Why can’t we have a time-turner? No really. Not the Harry Potter one where you could make deviations so the future is safe, but just the one where you could go back and relive it once more, just like it happened in reality—where you could experience it just like it happened the first time, those heart palpitations, those real laughters in between exam preps at 3 am in the morning to release stress of failing the next day; late night winter walks amid security situations and curfew timings and singing 90s pop songs in horrendous voices which would lead to complains the next day. I don’t know if we could call it cruel that we were once those people in photographs which are now stored in long forgotten folders somewhere in the PC waiting to be opened only when one of the us passes away. Also isn’t it strange how photographs never do justice to the memory, either being too visually bright—when the memory’s only source of light is bonfire—or being too still, hiding away all behind-the-scenes and position-settings and everyone-yelling-at-the-top-of-their-lungs-to-be-heard for taking the picture perfect? The only good photographs are the blurred ones where the moment is caught in between being and having been done. And yet it misses the frame-worthy click. Shucks.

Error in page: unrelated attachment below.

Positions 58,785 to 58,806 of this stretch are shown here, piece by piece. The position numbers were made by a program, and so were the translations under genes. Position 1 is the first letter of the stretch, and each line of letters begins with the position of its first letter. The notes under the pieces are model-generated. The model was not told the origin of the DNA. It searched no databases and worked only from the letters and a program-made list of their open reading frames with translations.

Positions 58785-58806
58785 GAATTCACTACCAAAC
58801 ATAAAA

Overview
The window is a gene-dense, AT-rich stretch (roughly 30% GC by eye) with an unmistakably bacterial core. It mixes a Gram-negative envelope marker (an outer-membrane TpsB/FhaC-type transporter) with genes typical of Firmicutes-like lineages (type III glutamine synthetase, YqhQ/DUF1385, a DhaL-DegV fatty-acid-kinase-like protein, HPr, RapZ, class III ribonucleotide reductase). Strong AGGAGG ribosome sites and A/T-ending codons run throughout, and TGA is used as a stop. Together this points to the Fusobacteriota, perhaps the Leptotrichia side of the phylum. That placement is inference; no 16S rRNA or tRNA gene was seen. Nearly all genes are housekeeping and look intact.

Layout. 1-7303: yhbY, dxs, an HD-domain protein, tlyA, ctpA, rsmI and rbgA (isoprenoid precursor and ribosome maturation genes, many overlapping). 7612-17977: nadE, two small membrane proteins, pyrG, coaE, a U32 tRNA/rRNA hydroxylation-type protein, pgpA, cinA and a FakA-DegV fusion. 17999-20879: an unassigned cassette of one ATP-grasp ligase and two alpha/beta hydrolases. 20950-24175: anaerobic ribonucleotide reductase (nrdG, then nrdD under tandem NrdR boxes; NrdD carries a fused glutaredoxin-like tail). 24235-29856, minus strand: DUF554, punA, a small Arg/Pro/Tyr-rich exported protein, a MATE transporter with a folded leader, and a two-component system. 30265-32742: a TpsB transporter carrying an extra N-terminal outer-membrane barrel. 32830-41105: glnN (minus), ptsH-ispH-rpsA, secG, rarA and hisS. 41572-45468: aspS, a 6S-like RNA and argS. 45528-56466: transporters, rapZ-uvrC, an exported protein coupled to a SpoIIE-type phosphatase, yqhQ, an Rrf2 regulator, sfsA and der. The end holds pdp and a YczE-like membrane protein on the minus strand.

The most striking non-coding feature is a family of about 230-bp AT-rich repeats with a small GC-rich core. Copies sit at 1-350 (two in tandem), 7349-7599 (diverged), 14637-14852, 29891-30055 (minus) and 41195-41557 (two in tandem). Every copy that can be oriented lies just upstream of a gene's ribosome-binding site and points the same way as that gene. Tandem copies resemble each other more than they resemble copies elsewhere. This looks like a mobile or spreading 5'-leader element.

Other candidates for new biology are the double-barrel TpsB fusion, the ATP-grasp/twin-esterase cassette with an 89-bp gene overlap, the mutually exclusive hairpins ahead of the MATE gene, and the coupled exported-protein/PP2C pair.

But nostalgia is not just the moments, it’s the smells, the sounds, the playlists and those lights that make us feel a certain way that no one can explain. It’s excruciating and not pleasant despite what they tell us in books and novels. A bowl of badly cooked noodles, a cup of black coffee on a hot evening, a randomly switched channel on TV which plays Coke Studio’sKinara, a group of friends procrastinating late at night for their group project—it’s like a remake of a movie, only we’re not the main character this time. It’s almost mocking, in-your-face, déjà vu, where we have no control.

I’ve met people who move on, no longer smile at old photographs, not even look at them anymore—it doesn’t work as a stimulus for them. Would I rather be like them? Maybe. It’s a good state to be, a past no longer there to haunt with beautiful memories. Would I choose to? I don’t think so.